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Commentary

Venezuela’s Stockholm Syndrome


     
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WASHINGTON—I am often asked why a government as authoritarian and corrupt as that of Hugo Chavez wins elections. In my five trips to Venezuela since Chavez took office eight years ago, I have come to a conclusion that many Venezuelans suffer something akin to Stockholm syndrome, that state of psychological dependence that the victim develops with a kidnapper.

Like all “revolutionary” strongmen, Chavez has built his legitimacy by discrediting the past. The 40-year reign of democracy (1958-1998) that preceded him was freer and less corrupt than his own regime, but its many shortcomings were enough to persuade a large segment of the population that democratic rule was a cloak for the appropriation of the country’s oil wealth by the established political parties, the bureaucracy and the business elite. This sentiment slowly began to take shape in the 1970s and reached a climax at the end of the 1990s. By then, the perception was that, in the previous two decades, privileged Venezuelans had robbed the poor of $250 billion worth of oil revenue.

An objective look at the last eight years would tell you that the plunder is much worse under Chavez. The oil income for that period is probably as high as $180 billion (exact figures are impossible to obtain because the government-owned oil company has not published financial statements since 2003). Poverty has not been significantly reduced, and a new and tacky elite is in place. As Gustavo Coronel, a former representative of Transparency International in Caracas, puts it in a detailed study of graft under the present regime that was published by the Cato Institute, “corruption has dominated the Hugo Chavez government as never before in Venezuela’s history.”

But the relationship between a large part of the Venezuelan people and Hugo Chavez has nothing to do with objective analysis. The perception that Chavez is a redeemer who has come to save Venezuelans from their past has allowed him to do away with most checks and balances through a combination of referendums, elections and decrees that have placed everything from the Congress to the Supreme Court and the National Electoral Council under his personal control. Then came his takeover of the oil wealth and other sources of revenue, which has resulted in a doubling of the national debt. For instance, several billion dollars have been transferred from the national oil company and the central bank to a “development” fund called FONDEN and a “development” bank called BANDES that are accountable only to the president.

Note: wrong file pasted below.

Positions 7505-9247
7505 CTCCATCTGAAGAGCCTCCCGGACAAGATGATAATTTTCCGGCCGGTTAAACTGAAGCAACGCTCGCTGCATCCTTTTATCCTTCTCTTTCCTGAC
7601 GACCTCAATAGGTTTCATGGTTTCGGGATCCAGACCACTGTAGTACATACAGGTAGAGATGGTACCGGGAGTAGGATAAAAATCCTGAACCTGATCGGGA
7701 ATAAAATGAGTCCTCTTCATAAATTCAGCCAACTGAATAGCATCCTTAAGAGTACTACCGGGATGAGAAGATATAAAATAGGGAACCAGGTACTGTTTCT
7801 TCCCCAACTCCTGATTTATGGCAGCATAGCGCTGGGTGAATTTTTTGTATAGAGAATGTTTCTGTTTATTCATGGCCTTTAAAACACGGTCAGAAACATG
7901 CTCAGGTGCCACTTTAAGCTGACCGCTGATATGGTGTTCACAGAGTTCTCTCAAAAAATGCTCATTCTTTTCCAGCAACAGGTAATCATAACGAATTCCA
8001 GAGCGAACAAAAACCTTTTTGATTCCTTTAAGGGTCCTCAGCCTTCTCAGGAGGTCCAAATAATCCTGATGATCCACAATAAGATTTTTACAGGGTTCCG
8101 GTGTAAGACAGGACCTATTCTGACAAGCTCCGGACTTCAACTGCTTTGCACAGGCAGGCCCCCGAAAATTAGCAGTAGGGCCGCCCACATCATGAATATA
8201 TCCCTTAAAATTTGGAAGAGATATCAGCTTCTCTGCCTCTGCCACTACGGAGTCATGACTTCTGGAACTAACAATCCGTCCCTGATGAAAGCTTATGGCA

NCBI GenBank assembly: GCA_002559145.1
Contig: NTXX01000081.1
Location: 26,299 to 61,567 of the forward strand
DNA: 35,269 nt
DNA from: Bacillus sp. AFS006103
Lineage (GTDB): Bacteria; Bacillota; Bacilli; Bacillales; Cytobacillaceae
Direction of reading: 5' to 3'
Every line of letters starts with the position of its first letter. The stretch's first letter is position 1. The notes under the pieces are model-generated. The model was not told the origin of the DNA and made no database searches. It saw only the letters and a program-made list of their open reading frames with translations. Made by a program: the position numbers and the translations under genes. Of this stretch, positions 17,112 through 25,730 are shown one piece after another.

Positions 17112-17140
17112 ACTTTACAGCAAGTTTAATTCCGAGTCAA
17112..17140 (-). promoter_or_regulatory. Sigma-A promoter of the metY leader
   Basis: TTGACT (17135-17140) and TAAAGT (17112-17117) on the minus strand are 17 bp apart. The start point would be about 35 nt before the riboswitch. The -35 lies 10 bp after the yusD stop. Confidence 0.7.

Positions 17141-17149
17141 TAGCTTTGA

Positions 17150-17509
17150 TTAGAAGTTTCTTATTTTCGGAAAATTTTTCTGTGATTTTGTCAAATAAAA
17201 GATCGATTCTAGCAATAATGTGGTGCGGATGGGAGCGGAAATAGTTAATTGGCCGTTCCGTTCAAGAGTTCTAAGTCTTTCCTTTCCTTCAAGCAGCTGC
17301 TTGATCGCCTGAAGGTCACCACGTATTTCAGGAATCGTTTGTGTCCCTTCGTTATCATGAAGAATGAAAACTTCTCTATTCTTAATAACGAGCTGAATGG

In essence, the nation has been kidnapped by Chavez. Millions of Venezuelans have come to depend on government programs known as “missions” for their livelihood. These programs have placed the welfare recipients at the political mercy of the authorities. Many people are convinced that their personal future depends on handouts rather than wealth creation. Anybody who opposes the government is seen as an agent of the old elite determined to throw the poor to the wolves.

Add to this Chavez’s systematic tampering with the electoral roll. The registry includes 17 million voters, a surreal figure in a country of 26 million people in which more than half the population is under the legal age to vote. The drive to register foreigners began in 2004, when Chavez faced a recall referendum and offered citizenship to hundreds of thousands of Colombian migrants. Since then, the electoral roll has grown 10 times faster than in previous years. Those who signed the petition for the recall referendum were exposed on government Web sites that gave out their names. Many of them subsequently reported reprisals at work and had trouble renewing identity papers.

All of this goes a long way toward explaining the fact that Chavez continues to win elections. But there is something more—the culture of “caudillismo,” that is, the identification on the part of many people with the larger-than-life strongman who is a father figure to them: They interpret the outside world through his eyes. The politicization of Venezuelan society through the suffocating intrusion of the government has reduced the people’s sense of space in the way the kidnapper reduces the space of the victim. Nothing outside of that relationship can possibly exist for the victim while the kidnapper is in control. Until internal or external factors begin to weaken that dependence, Chavez will continue to enjoy enough support to hold his numerous but impotent critics in check.


Alvaro Vargas Llosa is Senior Fellow of The Center on Global Prosperity at The Independent Institute. He is a native of Peru and received his B.S.C. in international history from the London School of Economics. His Independent Institute books include Global Crossings: Immigration, Civilization, and America, Lessons From the Poor: Triumph of the Entrepreneurial Spirit, The Che Guevara Myth and the Future of Liberty, and Liberty for Latin America.

(c) 2006, The Washington Post Writers Group

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